Osteoporosis screening could be radiology’s vehicle to the population management discussion.

By David Lee, Debbie Zeldow, and Christine M. Hughes

The emerging shift in healthcare from volume to value is anchored on the tenet of population management. Today, discussions in hospital C-suites focus on the goal of improving the health of patients while lowering the overall cost of delivering that care. While radiology can be an integral component in this innovative model, some specialties and administrators view radiology as a cost center in the patient care chain of the future.  Osteoporosis screening programs using DXA testing and integrating into fracture management programs can bring radiology to the table in this population management discussion.

A Clear Need

Osteoporosis and associated fractures are a major public health concern in the United States.  The annual rate of osteoporotic fractures (over 2 million per year) currently exceeds the incidence of heart attack, stroke, and breast cancer combined.[1] Fractures from osteoporosis and low bone mass cost $19 billion a year with an expectant rise to over $25 billion per year by 2025 as the elderly population nearly doubles.[2]  It is one of the top 10 illnesses of highest cost to the Medicare system.[3]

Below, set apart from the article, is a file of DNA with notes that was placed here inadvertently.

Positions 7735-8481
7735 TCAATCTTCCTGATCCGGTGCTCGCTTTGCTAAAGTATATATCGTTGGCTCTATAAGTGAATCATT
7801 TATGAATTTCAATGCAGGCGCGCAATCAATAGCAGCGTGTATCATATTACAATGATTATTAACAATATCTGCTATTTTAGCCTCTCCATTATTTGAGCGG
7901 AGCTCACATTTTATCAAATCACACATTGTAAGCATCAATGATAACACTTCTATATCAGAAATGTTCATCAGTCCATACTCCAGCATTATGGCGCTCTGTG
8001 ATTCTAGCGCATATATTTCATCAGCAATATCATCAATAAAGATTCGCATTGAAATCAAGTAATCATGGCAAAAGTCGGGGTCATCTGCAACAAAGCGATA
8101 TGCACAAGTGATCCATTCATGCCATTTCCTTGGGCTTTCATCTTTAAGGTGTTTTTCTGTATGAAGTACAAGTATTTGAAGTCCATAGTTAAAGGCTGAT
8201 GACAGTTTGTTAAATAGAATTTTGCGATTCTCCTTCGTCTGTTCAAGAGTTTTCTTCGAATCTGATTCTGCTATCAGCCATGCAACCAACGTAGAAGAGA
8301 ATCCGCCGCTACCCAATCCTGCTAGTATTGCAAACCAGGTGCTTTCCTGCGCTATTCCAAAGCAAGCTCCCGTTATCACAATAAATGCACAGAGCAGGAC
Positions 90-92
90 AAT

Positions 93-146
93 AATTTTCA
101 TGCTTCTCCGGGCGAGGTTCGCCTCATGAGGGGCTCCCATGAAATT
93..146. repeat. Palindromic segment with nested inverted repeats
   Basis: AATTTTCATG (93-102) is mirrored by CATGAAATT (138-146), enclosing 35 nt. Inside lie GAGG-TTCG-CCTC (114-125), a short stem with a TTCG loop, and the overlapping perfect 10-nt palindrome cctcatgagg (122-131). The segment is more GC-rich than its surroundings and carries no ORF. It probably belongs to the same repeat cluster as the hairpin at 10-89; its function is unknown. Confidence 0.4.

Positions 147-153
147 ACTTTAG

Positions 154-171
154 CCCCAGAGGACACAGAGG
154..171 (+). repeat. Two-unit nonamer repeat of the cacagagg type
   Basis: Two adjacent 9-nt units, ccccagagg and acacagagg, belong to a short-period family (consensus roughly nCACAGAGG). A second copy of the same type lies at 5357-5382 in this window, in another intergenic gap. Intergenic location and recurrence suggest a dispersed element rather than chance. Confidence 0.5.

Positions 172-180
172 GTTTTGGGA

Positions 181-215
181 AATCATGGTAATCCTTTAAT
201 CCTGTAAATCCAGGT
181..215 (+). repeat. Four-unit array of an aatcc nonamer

Despite these facts, population management approaches to care have not been widely adopted in the open systems (versus closed systems like Kaiser and Geisinger) to reduce postfracture risk and costs. There continue to be missed opportunities for osteoporosis assessment and treatment, given that in 2012, only 25% of women age 67 or older received osteoporosis care—either a bone density test and/or a prescription for an antiosteoporosis medication—within 6 months after suffering from a fracture.[4]

A 5-year observational study evaluated the clinical and fiscal outcomes of the Geisinger Health System Osteoporosis Disease Management program. It was found that implementation of osteoporosis guidelines that included increases in bone mineral density (BMD) testing and treatment was associated with a significant decrease in the age-adjusted incidence of hip fractures and an estimated $7.8 million reduction in healthcare costs during this 5-year period.[5]

Another concept to consider is “patient-centeredness”—the idea that care should be designed around patients’ needs, preferences, circumstances, and well-being. For CEOs of healthcare organizations, patient-centered care is becoming a business imperative, with payments tied to performance on measures of patient satisfaction and engagement. Similar to the Geisinger program, Kaiser Permanente’s Healthy Bones program identifies and proactively treats patients at risk for osteoporosis and hip fractures and has demonstrated a 30% reduction in hip fracture rates for at-risk patients. Through their Healthy Bones program, education, and proactive prevention, patients can become proponents of their own health.[6]